The Town of Selbyville is hoping to reduce crime and improve safety through some new regulations on restaurants and the sale of alcohol. Residents are being invited to a public hearing at town hall on Monday, Dec. 5, at 7 p.m. to discuss a proposed amendment to the Selbyville Zoning Code.
The amendments to Chapter 200 would serve several purposes: to define bar, restaurant, nightclub and cocktail lounge; to limit the hours each day during which alcoholic beverages may be sold; to prohibit stand-up consumption of alcoholic beverages; to create a licensing process for restaurants; to allow existing restaurants an exception for nonconformance; and to provide for the enforcement of those rules.
Many towns have codes and regulations to define the restaurant industry, said Robert Dickerson, town administrator. Selbyville, he said, is catching up and preparing for entrepreneurs who may want to open businesses there in the future.
The proposal officially began with the mayor and council’s noticing that late-night alcohol sales at bars and nightclubs seemed to attract patrons who “congregate and display illegal and offensive conduct, including, but not limited to, fighting and committing acts of violence,” the amendment notes in stating the legislative intent. The police department must accordingly dedicate extra time and manpower to these situations.
Therefore, the town council is seeking to classify restaurants, define restaurants’ use of alcohol and prohibit the stand-up consumption of alcohol.
Under the ordinance, alcoholic beverages could not be sold between the hours of 11 p.m. and 9 a.m. within the corporate limits of Selbyville by holders of Delaware Alcoholic Beverage Control Commission licenses. Onsite consumption of alcohol would be prohibited between 11:30 p.m. and 9 a.m.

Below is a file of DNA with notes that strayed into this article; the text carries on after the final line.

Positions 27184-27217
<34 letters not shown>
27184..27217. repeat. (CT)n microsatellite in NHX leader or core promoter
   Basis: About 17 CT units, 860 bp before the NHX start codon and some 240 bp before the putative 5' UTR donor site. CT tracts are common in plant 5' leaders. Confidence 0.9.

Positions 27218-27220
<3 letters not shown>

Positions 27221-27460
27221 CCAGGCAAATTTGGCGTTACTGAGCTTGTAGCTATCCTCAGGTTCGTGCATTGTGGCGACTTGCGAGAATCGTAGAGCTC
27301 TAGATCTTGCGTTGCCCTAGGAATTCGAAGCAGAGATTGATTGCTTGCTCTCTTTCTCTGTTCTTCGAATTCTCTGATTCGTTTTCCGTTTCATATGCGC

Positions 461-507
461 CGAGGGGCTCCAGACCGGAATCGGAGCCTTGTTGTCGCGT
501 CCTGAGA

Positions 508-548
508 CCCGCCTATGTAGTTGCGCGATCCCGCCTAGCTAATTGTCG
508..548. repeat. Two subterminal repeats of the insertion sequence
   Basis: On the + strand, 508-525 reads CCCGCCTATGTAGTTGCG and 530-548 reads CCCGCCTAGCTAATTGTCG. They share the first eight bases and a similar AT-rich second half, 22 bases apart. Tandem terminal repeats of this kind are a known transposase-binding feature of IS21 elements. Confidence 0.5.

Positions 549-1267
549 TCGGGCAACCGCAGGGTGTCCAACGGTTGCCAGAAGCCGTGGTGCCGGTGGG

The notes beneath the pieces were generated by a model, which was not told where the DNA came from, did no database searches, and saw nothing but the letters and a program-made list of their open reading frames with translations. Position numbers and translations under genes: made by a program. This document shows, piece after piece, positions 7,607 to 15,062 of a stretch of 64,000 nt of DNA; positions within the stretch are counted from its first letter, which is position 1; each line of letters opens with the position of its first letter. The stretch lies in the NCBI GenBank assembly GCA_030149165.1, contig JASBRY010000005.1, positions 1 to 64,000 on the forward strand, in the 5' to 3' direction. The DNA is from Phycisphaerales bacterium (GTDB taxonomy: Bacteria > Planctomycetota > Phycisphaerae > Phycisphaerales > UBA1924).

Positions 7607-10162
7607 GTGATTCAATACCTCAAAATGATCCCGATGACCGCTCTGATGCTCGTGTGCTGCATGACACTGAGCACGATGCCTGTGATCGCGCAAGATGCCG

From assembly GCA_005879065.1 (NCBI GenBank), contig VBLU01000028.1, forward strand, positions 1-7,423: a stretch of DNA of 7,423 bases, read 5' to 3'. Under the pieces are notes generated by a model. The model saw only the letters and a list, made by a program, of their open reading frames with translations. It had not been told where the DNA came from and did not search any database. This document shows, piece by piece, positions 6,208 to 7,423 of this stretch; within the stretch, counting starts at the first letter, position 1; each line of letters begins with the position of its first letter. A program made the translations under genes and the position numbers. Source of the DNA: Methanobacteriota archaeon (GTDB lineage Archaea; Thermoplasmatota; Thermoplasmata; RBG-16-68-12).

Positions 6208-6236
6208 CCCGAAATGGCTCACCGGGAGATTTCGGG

Officially, businesses would primarily operate as restaurants, serving food, with supplemental alcohol sales. Their primary purpose may not be alcohol.
Restaurants would be any establishments where food and drink are prepared, served and consumed at the counter or table from which they were ordered, via menu. Over half of gross sales must come from food sales. A restaurant may have a cocktail lounge attached, though.
A cocktail lounge would be a room or limited portion of a restaurant where patrons may sit and wait for their tables and which serves alcoholic beverages and is only an accessory to the principal use of the restaurant. Stand-up consumption of alcoholic beverages would not be allowed.
A bar would be any indoor area open to the public, primarily for the sale of alcoholic beverages, where food service is secondary. Bars include taverns, taprooms, lounges, cabarets, nightclubs, and so forth. Bars are not permitted in Selbyville town limits.
Nightclubs are similar to bars, providing primary service in alcohol and entertainment or a dancing area. Nightclubs are also not permitted in Selbyville.
The businesses would also need to apply for a town business license.
Existing businesses may not be heavily affected because they could register for legal “nonconforming status.” The grandfathered businesses will have to keep a scale floor-plan of the restaurant on file at Selbyville Town Hall, showing the designated zones for seated dining and stand-up consumption of alcohol. The floor-plan may be modified in the future, so long as the percentage and total area of patron stand-up alcohol consumption is not increased.
Penalties for non-compliance with these proposed rules could result in loss of business license and a $1,000 fine.
The entire proposed amendment for the Zoning Code Chapter 200 can be obtained from Town Hall at 68 West Church Street or by calling (302) 436-8314.